Overview

This trial is active, not recruiting.

Conditions hematologic diseases, healthy volunteers
Treatment isolation of genomic dna
Sponsor The University of Texas Health Science Center at San Antonio
Collaborator VA Office of Research and Development
Start date March 2005
End date August 2017
Trial size 1000 participants
Trial identifier NCT00223483, HSC20040268H

Summary

This research study goal is to analyze the plasma and the cells that make up part of the immune system. We want to learn how the plasma and cells work. These may influence why one person will develop an infection and another will not, or why one person develops severe symptoms of a disease while others remain without symptoms.

United States No locations recruiting
Other Countries No locations recruiting

Study Design

Time perspective prospective

Primary Outcomes

Measure
Repository collection of plasma and serum for future analysis.
time frame: 12 years

Eligibility Criteria

Male or female participants at least 18 years old.

Inclusion Criteria: - Must be able to give blood - Must be able to give informed consent - Signed, written informed consent Exclusion Criteria: - Individuals with a history severe anemia, inadequate venous access, severe blood or coagulation disorders. - Pregnant women are excluded because it is a unique immunotolerant state and will alter the profile of immunomodulatory molecules.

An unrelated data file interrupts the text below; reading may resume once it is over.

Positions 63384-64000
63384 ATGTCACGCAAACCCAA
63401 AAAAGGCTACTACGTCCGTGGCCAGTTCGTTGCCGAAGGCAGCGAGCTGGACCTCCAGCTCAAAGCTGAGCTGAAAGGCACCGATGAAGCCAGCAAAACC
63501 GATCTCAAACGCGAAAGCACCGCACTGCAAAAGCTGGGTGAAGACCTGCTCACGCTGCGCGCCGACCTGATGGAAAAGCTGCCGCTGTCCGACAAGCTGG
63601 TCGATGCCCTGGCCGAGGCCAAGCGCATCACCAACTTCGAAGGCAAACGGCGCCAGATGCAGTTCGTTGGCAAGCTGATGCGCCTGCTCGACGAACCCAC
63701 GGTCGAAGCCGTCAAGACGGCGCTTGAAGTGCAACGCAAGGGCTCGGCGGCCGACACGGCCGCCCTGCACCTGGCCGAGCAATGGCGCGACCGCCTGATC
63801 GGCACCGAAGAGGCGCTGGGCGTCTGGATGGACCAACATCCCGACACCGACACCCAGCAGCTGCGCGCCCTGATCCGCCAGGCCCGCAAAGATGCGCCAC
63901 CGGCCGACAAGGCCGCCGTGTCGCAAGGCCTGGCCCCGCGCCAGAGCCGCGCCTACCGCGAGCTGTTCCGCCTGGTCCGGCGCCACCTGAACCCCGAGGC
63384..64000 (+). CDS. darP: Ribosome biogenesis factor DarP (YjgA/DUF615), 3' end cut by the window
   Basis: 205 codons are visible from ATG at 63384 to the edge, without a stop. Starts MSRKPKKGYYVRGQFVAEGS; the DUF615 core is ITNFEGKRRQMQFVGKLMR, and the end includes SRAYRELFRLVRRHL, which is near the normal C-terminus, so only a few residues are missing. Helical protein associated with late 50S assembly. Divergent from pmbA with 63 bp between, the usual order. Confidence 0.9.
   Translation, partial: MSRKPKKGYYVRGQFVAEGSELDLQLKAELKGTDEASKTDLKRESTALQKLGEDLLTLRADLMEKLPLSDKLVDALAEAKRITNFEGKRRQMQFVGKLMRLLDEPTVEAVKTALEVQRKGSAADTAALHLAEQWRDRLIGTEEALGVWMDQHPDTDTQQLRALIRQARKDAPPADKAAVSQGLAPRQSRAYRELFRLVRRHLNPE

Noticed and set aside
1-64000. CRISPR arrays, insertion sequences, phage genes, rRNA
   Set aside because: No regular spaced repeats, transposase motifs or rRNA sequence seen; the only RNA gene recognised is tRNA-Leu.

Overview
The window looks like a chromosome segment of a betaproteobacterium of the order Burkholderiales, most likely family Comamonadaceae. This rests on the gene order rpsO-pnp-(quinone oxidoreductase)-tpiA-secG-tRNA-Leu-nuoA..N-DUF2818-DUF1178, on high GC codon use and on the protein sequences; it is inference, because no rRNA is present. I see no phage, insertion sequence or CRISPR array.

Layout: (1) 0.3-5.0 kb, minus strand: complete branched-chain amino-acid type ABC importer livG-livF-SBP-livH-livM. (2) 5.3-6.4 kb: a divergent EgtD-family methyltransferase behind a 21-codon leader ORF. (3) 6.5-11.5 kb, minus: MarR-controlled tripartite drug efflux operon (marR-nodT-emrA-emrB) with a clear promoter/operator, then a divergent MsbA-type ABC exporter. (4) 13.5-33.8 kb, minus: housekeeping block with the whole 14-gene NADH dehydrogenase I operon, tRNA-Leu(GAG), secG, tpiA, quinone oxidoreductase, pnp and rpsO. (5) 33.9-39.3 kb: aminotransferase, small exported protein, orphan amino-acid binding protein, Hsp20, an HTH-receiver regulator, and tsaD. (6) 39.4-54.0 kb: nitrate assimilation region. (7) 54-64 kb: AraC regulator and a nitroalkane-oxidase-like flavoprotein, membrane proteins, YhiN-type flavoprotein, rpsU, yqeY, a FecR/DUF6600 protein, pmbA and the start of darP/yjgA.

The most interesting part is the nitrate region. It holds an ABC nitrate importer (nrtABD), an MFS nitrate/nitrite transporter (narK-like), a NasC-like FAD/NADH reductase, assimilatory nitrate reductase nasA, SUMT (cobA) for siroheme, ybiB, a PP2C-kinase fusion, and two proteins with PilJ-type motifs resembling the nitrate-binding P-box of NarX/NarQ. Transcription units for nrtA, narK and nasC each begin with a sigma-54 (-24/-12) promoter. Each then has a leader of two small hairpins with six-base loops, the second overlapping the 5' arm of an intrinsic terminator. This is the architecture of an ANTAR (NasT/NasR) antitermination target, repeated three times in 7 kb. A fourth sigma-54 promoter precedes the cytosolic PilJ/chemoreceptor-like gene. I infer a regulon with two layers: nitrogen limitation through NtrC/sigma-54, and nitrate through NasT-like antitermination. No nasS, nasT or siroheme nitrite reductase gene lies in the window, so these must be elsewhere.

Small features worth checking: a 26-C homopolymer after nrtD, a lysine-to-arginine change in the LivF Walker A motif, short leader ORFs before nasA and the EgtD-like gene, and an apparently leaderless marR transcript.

Additional Information

Official title Identification and Analysis of Immunomodulatory Molecules From Leukocytes in Patients With Hematologic Disorders and Healthy Volunteers
Description This research study goal is to analyze the plasma and the cells that make up part of the immune system. These cells, called white cells or leukocytes, are present in blood. We want to learn how these cells work to prevent infection and how they respond after an infection occurs. We also want to study certain molecules present on the plasma, on or in these cells, and the genetic material that allows these molecules to be made. These molecules may influence why one person will develop an infection and another will not, or why one person develops severe symptoms of a disease while others remain without symptoms. This study may increase our understanding of a variety of diseases including infections such as HIV, allergic diseases such as asthma, joint diseases such as rheumatoid arthritis, certain cancers, and the rejection process that sometimes occurs after transplantation of an organ.
Trial information was received from ClinicalTrials.gov and was last updated in December 2015.
Information provided to ClinicalTrials.gov by The University of Texas Health Science Center at San Antonio.